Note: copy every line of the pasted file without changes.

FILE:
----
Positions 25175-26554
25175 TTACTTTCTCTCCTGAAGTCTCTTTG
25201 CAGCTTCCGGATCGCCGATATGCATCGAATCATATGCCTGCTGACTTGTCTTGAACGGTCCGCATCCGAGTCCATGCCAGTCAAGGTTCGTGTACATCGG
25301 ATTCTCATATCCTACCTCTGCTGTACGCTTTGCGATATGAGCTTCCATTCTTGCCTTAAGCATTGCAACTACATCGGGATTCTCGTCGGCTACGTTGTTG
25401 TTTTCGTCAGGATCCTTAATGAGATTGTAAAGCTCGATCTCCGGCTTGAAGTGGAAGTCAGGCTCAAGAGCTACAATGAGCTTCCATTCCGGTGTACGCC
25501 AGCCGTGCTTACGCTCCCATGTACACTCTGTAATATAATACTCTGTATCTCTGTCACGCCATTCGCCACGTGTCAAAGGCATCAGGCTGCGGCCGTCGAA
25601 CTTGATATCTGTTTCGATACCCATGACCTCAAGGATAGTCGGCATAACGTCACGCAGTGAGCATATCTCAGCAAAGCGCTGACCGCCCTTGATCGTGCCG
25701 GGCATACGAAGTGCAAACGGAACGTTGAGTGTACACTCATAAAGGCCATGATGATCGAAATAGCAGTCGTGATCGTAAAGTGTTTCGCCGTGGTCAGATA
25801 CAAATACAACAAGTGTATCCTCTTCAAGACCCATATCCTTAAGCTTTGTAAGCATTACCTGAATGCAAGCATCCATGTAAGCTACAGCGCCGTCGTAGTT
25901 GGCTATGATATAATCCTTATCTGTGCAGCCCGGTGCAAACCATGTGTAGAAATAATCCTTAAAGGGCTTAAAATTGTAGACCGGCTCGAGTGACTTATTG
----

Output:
Positions 25175-26554
25175 TTACTTTCTCTCCTGAAGTCTCTTTG
25201 CAGCTTCCGGATCGCCGATATGCATCGAATCATATGCCTGCTGACTTGTCTTGAACGGTCCGCATCCGAGTCCATGCCAGTCAAGGTTCGTGTACATCGG
25301 ATTCTCATATCCTACCTCTGCTGTACGCTTTGCGATATGAGCTTCCATTCTTGCCTTAAGCATTGCAACTACATCGGGATTCTCGTCGGCTACGTTGTTG
25401 TTTTCGTCAGGATCCTTAATGAGATTGTAAAGCTCGATCTCCGGCTTGAAGTGGAAGTCAGGCTCAAGAGCTACAATGAGCTTCCATTCCGGTGTACGCC
25501 AGCCGTGCTTACGCTCCCATGTACACTCTGTAATATAATACTCTGTATCTCTGTCACGCCATTCGCCACGTGTCAAAGGCATCAGGCTGCGGCCGTCGAA
25601 CTTGATATCTGTTTCGATACCCATGACCTCAAGGATAGTCGGCATAACGTCACGCAGTGAGCATATCTCAGCAAAGCGCTGACCGCCCTTGATCGTGCCG
25701 GGCATACGAAGTGCAAACGGAACGTTGAGTGTACACTCATAAAGGCCATGATGATCGAAATAGCAGTCGTGATCGTAAAGTGTTTCGCCGTGGTCAGATA
25801 CAAATACAACAAGTGTATCCTCTTCAAGACCCATATCCTTAAGCTTTGTAAGCATTACCTGAATGCAAGCATCCATGTAAGCTACAGCGCCGTCGTAGTT
25901 GGCTATGATATAATCCTTATCTGTGCAGCCCGGTGCAAACCATGTGTAGAAATAATCCTTAAAGGGCTTAAAATTGTAGACCGGCTCGAGTGACTTATTG